Edgard family approved for, then denied home recovery money following Hurricane Isaac
Published 12:15 am Saturday, January 12, 2019
EDGARD — Floorboards are weak and uneven and cabinets hang slightly detached from the wall at Bertha Louis and Pamela Lewis’ mobile home on Central Avenue in Edgard, remnants of water damage sustained when the structure lost its roof during Hurricane Isaac.
A storage pod stocked with belongings, a port-o-potty and a dumpster have been jammed in the side yard since January 2018, accompanied by a St. John the Baptist Parish Planning and Zoning sign.
When the pod first appeared, it was a welcome sight. It seemed years of following protocol would finally result in a newly constructed home for Pamela and her elderly, disabled mother.
The family received notice on Feb. 8, 2017, that they had been awarded $117,500 through the St. John the Baptist Parish Hurricane Isaac CDBG Homeowner Rehabilitation project for new residential construction.
Inspections were conducted through Royal Engineering, floor plans were delivered and all seemed to be moving forward when a demolition permit was issued Oct. 24, 2018.
Demolition was set for Nov. 6. That day passed without action; only radio silence as Pamela made phone calls seeking an explanation.
Weeks later, Pamela was told her family no longer qualifies for the CDBG grant due to “duplication of funds” since FEMA issued the family $2,029 after Hurricane Isaac.
“Why wasn’t I told about the duplication of funds at the beginning of the application for the grant, instead of at the end?” Pamela questioned. “Why not just subtract the $2,029 from the $117,500 grant? This has been a roller coaster ride. It’s not to satisfaction, at all. No one can give us an answer.”
Additionally, Pamela was told the program did not cover mobile home reconstruction. A follow-up inspection from Royal Engineering Thursday afternoon offered no new answers, only further assertion the home does not qualify.
St. John Parish Councilman Kurt Becnel said more than one mobile home reconstruction has been performed through the CDBG program within his district, and he’s baffled that the rules appear to have suddenly changed.
“It really breaks my heart,” Becnel said. “They followed every step from the beginning. They followed protocol. If it was 10 steps, they completed all 10. When they went out there a year ago and inspected it, they saw a trailer. That’s ignorance on Royal’s part.”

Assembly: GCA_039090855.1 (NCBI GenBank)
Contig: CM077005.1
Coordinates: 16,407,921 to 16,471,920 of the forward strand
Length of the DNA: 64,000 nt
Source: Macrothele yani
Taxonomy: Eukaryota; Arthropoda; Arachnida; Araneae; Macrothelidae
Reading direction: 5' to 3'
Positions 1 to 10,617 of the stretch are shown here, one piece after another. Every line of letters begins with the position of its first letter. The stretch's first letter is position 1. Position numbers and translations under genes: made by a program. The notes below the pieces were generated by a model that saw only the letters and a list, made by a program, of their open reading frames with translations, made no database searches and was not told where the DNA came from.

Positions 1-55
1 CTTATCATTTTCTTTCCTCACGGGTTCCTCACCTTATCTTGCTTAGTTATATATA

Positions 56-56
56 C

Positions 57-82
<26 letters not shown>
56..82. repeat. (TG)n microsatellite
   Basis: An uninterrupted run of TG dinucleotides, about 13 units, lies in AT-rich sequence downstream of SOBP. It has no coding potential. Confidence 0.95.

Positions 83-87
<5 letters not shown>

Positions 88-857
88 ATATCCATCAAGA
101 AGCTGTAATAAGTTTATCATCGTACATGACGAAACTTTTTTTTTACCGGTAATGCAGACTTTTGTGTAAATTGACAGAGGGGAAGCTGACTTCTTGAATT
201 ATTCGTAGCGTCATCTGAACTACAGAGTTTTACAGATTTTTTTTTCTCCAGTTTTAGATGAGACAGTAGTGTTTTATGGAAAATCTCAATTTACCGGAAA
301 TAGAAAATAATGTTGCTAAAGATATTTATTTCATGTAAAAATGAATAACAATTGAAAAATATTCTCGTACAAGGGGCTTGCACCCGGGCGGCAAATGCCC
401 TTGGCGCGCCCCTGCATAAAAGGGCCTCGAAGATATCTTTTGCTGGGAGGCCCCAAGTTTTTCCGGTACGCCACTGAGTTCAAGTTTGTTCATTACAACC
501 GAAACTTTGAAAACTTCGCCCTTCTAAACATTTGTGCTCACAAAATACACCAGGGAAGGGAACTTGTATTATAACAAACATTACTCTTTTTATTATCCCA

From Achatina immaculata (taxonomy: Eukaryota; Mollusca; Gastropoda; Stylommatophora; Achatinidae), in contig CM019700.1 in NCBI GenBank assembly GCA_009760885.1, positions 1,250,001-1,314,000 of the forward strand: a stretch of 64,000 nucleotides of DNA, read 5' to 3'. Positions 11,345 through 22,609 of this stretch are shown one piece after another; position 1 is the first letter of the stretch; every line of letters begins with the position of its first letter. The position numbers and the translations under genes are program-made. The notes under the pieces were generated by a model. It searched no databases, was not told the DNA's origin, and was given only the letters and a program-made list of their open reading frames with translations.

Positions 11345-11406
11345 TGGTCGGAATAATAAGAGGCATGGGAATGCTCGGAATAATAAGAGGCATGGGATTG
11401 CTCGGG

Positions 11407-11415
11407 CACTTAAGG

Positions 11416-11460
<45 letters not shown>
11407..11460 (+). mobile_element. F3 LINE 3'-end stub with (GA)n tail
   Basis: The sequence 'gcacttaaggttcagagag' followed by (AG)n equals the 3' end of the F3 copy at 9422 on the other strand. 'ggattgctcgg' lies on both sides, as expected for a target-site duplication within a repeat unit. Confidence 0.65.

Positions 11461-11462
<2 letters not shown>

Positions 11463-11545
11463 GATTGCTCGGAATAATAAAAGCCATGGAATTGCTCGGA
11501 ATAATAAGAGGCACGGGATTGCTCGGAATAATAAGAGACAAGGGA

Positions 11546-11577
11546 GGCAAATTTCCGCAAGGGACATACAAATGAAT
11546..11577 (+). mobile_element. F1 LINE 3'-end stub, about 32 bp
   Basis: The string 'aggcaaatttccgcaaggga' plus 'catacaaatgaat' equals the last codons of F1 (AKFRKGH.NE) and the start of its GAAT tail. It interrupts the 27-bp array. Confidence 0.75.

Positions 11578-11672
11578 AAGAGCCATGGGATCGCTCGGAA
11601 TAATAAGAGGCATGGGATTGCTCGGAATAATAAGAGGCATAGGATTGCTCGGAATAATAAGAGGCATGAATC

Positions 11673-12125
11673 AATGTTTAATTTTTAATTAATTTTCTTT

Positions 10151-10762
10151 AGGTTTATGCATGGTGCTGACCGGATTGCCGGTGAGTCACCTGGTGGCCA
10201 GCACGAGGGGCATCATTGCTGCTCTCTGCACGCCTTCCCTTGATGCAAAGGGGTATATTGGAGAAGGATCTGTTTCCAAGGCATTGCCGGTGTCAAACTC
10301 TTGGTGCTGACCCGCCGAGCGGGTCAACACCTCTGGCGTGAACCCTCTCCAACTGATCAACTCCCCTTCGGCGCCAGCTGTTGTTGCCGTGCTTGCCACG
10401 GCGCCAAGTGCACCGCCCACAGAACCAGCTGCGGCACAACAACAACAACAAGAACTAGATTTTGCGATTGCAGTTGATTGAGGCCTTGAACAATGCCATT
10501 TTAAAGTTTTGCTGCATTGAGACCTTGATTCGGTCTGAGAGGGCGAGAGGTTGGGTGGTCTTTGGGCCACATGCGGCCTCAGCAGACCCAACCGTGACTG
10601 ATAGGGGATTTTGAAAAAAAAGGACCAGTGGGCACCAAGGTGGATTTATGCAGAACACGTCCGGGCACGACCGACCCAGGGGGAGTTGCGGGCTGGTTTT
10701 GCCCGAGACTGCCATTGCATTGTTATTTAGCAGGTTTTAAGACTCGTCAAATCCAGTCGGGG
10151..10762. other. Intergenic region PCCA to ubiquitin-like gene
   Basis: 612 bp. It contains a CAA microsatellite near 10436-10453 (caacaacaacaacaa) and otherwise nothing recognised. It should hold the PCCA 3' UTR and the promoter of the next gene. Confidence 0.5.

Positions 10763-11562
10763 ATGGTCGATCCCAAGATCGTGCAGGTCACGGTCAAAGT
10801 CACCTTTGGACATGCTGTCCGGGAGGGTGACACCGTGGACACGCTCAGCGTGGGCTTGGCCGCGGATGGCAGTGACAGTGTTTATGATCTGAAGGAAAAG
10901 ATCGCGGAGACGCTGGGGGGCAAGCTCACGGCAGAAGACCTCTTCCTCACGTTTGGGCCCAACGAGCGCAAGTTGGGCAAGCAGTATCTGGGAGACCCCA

Becnel said it’s unfair to Pamela and Bertha, as well as all Central Avenue residents to leave the “eyesore” pod and dumpster abandoned on the property without plans to move forward with the project.
However, Becnel is confident the mother and daughter will receive their home.
He and councilman Larry Sorapuru Jr. reached out to Washington D.C. late last month and are in contact with U.S. Rep. Cedric Richmond and his staff.
According to Becnel, Richmond plans to reach out to Gov. John Bel Edwards.
“They’re going to qualify because I will fight this all the way to the end,” Becnel said. “I’m going to fight until my last breath and go all the way to the top. These people deserve that new home like they were told they were getting it.”
Councilmen Larry Snyder and Lennix Madere Jr. are also advocating for the reconstruction, according to Becnel.
The matter is particularly pressing because of Bertha’s health concerns, family members said.
Bertha is in her 70s, requires breathing treatments three times a day and suffers from seizures.
One of those seizures was onset when Pamela told her their home no longer qualified for reconstruction.
Neighbors helped load Bertha’s bed back into the weathered home after she slept on the sofa for almost a year, anticipating the home would soon be demolished.
Family member Lovenia Ross said Bertha “needs her home.”
Ross suspects Bertha is always congested because of mold likely hiding between water-damaged walls.
Pamela agrees the home is not adequate to meet her mother’s health needs, making it important a new home is built.
However, she said the reason her family deserves it is not for health reasons, but for diligence in following procedure.
“I don’t want to keep using my Mama’s sickness,” Pamela said. “We proved there is hurricane damage. We didn’t steal any of this paperwork. We were approved. How can you give approval and then take something back from somebody?”
Royal Engineering did not respond to requests for comment as of press time Friday morning.